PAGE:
Kenora Great War Project

 

Personal Details
Date of BirthApril 4, 1882
Place of BirthLiverpool, Lancashire
CountryEngland
Marital StatusMarried
Next of KinMrs L Bella, Kenora, Ontario
Trade / CallingHarness Maker
ReligionPresbyterian
Service Details
Regimental Number14432
Service Record Link to Service Record
BattalionFort Garry Horse
ForceCanadian Expeditionary Force
BranchCanadian Cavalry
Enlisted / ConscriptedEnlisted
Place of EnlistmentValcartier, Quebec
Date of EnlistmentSeptember 24, 1914
Age at Enlistment32
Theatre of ServiceEurope
Prisoner of WarNo
Survived WarYes
Death Details
Date of DeathJune 6, 1934
Age at Death52
Buried AtOcean View Burial Park, Burnaby, British Columbia
PlotFraser Section Lot 530 Space 3

Bella, Joseph Marshall

Joseph Marshall Bella was born on 4 April 1882 in Liverpool, Lancashire, England. His father Joseph Marshall Bella, a saddler by trade, was born about 1844 in Caledon, County Tyrone, Ireland. Joseph Sr had married Louise Griffiths during the 3rd quarter of 1868 in the registration district of West Derby, Lancashire and together the couple had four children, Annie, Mary Ann, Louise Agnes, and Jane. After Louise’s death in 1877 Joseph married Annie Wardell during the last quarter of 1879 in Liverpool. Annie, born about 1851, was likely from North Shields, Northumberland. Joseph was their first born child followed by Marie Elizabeth (1884), John Louigrine (1886), Barbara Kotze (1888), Elsie Maquet (1890), Rachel Ferguson (1892).

At age 17 Joseph signed his first set of attestation papers in February of 1899 with the 3rd Liverpool Battalion, weighing all of 107 pounds. In March of 1900, at Warrington, he signed his second set of papers, with the Royal Horse and Royal Field Artillery. His occupation was given as saddler and collarmaker and present Militia the 5th Liverpool Battalion. Joseph served in South Africa from April of 1900 until May of 1901, and upon returning to England continued to serve until April of 1903.

On 29 July 1905 Joseph embarked from London aboard the Pomeranian, destination given as Montreal, occupation as saddler, and marital status as single. Although a marriage record could not be found it appears that Joseph married Elizabeth Louisa Tobin, likely in Quebec. Born in 1870 in Chorley, Lancashire, Elizabeth Louisa was the daughter of George Tobin, surgeon and apothecary, and Louisa Hilton who had married in 1867 in Croston, Lancashire. Elizabeth Louisa had previously been married to Charles Gill and the couple had five known children: William, Eleanor, Margaret, Doris, and James. Charles later married Joseph’s sister Marie Elizabeth Bella. According to her death record Elizabeth Louisa had arrived in Canada in 1905. Joseph and Elizabeth Louisa gave birth to their first child, daughter Irene Victoria, in St Gabrielle de Brandon in Quebec in 1907. The family then moved to Kenora in northwestern Ontario where son Joseph M(arshall?) was likely born in 1908.

Joseph signed his WW1 attestation papers in Valcartier, Quebec on 24 September 1914 giving his wife Elizabeth Louisa back in Kenora as next of kin. His occupation was given as harness maker and previous military experience as 3 years 129 days with the Imperial Forces. Listed as Sergeant Shoe Joseph Marshall Bella on the nominal roll for the 6th Battalion, he was a member of the First Canadian Contingent which sailed from Canada as part of the 2nd Infantry Brigade on the 3rd of October onboard the Lapland, arriving at Plymouth on the 14th. Training continued at West Down South Camp Salisbury Plain until the 15th of December when the battalion left the Brigade in order to convert back to the calvary role as the Depot for the Canadian Calvary Brigade. The battalion disbanded on the 22nd of January.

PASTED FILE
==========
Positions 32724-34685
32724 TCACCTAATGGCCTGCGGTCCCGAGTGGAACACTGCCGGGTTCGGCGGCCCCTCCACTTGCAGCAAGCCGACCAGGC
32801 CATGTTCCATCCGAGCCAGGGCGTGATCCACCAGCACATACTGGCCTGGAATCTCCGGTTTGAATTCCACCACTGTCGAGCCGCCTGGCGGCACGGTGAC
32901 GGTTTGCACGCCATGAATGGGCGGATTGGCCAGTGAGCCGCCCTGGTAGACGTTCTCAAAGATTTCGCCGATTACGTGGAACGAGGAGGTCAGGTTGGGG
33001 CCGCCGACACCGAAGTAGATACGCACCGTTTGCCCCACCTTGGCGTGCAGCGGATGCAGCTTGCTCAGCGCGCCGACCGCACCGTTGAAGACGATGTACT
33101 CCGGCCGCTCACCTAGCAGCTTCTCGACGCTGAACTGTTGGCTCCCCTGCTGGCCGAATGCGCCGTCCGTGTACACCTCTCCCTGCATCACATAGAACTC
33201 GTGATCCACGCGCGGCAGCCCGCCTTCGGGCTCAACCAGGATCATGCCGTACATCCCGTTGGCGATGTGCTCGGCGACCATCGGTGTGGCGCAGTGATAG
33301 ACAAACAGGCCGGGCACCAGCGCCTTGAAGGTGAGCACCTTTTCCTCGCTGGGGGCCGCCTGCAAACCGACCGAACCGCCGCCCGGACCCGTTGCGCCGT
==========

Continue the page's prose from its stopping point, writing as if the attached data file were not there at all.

In January of 1915 Joseph was appointed Acting Pioneer Sergeant at Larkhill and then in early February as Acting Saddle Sergeant at Tidworth. In January of 1916 he was transferred to Fort Garry Horse and then the next month to the Canadian Calvary Depot where he was granted sick furlough from the 16th to the 26th. In July he was taken on strength with the Canadian Reserve Calvary Regiment as reinforcement, transferring back to the Canadian Calvary Depot in August. With the rank of Sergeant Joseph served with the Fort Garry Horse in France, taken on strength on 16 April 1918. In September he was in a number of facilities, suffering from influenza, and was granted a fourteen day leave to England in December in time for Christmas. In March of 1919 he was granted another leave to England where he stayed until embarking for Halifax aboard the Adriatic in late July. Also on board the ship were Joseph’s wife Elizabeth Louisa and children Irene and Joseph Jr who had moved to England near the beginning of the war.

A Kenora Miner and News article of 9 August 1919 reported that Joseph and his family had passed through the town on their way out to Vancouver where they intended to live. By 1929 Joseph was working for the British Columbia Provincial Police and was a detective at the time of his death. Daughter Irene became a graduate nurse and married Robert Douglas Bowes, chartered accountant, in 1932. They were to make Seattle their home where Irene died in 1998. Joseph Jr joined the Royal Canadian Mounted Police, serving in Dauphin, Winnipeg, and Kenora. From 1958 to 1961 he was the Director of Security Intelligence. He died in 1991 in Simcoe, Ontario and is interred with his wife Hester in the Oakwood Cemetery.

Predeceased by his father Joseph in 1914 in Liverpool, Joseph died on 6 June 1934 in Burnaby, British Columbia. His mother Annie died in 1936 in Liverpool and his wife Elizabeth Louisa in 1945 in Vancouver. Joseph and Elizabeth Louisa are interred in the Ocean View Burial Park in Burnaby.

by Judy Stockham


Imperial Service Record: The National Archives London England as found on findmypast.com

 


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